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Plant Physiol. 1987 Aug;84(4):1416-20.

Potassium influx into maize root systems : influence of root potassium concentration and ambient ammonium.

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  • 1Department of Soil Science, North Carolina State University, Raleigh, North Carolina 27695-7619.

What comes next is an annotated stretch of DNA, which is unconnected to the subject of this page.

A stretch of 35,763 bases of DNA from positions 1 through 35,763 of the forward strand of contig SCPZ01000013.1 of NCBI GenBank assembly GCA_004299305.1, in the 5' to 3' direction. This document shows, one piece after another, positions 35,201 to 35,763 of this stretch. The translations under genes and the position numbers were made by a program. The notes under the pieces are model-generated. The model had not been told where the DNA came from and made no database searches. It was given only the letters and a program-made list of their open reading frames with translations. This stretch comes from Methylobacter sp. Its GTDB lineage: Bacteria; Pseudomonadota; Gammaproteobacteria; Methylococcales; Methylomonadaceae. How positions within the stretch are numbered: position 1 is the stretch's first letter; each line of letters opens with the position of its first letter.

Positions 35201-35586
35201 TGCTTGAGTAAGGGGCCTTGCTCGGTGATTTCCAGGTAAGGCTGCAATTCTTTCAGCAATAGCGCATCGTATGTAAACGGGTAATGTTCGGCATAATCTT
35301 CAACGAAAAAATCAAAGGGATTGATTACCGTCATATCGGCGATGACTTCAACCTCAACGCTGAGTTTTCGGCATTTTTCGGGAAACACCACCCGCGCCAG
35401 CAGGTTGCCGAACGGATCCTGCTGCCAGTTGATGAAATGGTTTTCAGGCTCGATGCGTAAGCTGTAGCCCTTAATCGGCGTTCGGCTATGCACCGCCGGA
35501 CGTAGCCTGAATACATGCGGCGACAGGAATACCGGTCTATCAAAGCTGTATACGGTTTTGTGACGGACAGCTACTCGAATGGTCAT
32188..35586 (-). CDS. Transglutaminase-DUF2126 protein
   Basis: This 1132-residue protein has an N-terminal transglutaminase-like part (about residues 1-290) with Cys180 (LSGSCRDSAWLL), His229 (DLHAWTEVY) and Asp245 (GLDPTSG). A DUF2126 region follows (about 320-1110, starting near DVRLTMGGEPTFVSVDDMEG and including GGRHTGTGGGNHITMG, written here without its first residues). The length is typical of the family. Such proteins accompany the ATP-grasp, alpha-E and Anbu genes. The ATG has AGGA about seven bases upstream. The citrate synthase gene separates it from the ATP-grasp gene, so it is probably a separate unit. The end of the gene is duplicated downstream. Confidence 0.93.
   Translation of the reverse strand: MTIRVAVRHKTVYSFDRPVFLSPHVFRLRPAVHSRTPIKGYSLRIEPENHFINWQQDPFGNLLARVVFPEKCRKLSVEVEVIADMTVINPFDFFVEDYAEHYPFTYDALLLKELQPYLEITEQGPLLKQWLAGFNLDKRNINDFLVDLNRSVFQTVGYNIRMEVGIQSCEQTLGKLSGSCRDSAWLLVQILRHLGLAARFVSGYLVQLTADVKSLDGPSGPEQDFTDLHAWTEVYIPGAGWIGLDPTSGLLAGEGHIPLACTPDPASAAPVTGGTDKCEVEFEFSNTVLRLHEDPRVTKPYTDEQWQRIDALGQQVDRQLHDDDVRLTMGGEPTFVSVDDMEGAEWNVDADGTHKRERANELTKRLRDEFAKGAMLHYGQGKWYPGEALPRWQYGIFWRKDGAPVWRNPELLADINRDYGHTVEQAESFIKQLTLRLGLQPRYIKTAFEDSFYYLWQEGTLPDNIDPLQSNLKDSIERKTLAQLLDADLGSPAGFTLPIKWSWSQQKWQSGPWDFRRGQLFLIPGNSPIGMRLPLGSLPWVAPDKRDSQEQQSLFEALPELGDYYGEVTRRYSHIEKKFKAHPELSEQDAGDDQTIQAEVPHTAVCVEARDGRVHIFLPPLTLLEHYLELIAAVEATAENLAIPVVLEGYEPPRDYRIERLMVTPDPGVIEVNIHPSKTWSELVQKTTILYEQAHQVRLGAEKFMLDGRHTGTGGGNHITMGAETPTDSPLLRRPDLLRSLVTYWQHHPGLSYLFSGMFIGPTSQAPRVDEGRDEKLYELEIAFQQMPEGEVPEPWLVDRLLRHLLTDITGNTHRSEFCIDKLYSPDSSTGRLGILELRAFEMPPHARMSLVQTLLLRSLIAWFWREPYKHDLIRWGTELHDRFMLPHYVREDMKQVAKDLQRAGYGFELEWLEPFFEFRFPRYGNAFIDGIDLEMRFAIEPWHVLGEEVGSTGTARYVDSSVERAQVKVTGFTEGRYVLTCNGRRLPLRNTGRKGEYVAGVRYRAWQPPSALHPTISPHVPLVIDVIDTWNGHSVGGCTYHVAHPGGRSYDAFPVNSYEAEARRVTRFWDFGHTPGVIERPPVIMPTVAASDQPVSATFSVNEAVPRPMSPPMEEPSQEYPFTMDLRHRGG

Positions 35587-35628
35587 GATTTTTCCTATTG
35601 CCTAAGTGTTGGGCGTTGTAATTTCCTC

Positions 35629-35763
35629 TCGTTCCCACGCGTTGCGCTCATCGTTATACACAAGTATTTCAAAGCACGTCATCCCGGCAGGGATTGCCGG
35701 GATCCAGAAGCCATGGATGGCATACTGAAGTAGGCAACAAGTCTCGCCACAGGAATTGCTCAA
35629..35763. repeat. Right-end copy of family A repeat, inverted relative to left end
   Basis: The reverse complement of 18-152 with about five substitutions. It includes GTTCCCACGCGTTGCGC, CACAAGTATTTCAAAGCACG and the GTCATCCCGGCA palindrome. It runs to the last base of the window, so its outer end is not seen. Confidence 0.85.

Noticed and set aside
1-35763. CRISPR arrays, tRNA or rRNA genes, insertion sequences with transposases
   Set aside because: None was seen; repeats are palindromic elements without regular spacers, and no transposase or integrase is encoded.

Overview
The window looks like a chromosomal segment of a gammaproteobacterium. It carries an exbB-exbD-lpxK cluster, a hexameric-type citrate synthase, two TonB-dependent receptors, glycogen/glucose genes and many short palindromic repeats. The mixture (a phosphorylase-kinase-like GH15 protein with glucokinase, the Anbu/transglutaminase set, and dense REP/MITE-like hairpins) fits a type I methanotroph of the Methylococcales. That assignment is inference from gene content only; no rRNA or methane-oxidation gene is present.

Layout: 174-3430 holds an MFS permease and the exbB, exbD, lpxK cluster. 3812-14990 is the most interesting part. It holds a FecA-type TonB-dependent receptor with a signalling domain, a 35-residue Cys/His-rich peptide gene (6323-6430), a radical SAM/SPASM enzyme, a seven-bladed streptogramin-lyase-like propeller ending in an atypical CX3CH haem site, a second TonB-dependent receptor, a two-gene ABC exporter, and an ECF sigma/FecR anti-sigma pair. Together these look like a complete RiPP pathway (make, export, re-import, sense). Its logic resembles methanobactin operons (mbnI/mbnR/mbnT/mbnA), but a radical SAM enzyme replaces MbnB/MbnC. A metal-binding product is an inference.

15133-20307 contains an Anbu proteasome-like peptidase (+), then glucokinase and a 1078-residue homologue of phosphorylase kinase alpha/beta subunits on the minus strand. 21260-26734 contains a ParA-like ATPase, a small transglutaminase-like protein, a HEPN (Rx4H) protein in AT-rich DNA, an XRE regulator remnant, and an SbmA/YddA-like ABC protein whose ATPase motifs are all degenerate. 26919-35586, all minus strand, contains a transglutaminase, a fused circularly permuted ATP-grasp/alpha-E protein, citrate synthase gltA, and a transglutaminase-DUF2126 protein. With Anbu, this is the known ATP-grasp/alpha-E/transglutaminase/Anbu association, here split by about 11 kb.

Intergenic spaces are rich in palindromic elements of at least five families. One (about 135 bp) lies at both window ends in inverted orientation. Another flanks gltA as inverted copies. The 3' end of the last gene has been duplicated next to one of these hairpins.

Potassium influx into roots of dark-grown decapitated maize seedling (Zea mays L., cv Pioneer 3369A) was examined in presence and absence of ambient ammonium and at various root potassium concentrations. Six-day old seedlings which were dependent on the endosperm reserves for their energy source were exposed to KCl (labeled with (86)Rb) ranging from 5 to 200 micromolar. At both low (13 micromoles per gram fresh weight) and high (100 micromoles per gram fresh weight) root potassium concentration, isotherms indicated two potassium influx systems, one approaching saturation at 50 to 100 micromolar potassium and an additional one tentatively considered to be linear. A mixed-type inhibition by ammonium for the low-concentration saturable system was indicated by a concomitant decrease in V(max) and increase in K(m). High root potassium concentration decreased V(max) but had little effect on K(m) of this system. The rate constant for the second quasilinear system was decreased by ambient ammonium and by high root potassium status. Transfer of high potassium roots to potassium-free solutions resulted in an increase in influx within 2 hours; by 24 hours influx significantly exceeded that of roots not previously exposed to potassium. In roots of both low and high root potassium concentrations, potassium influx was restricted progressively as ambient ammonium increased to about 100 micromolar, but there was little further inhibition as ammonium concentrations increased beyond that to 500 micromolar. The data imply that potassium influx has two components, one subject to inhibition by ambient ammonium and one relatively resistant.

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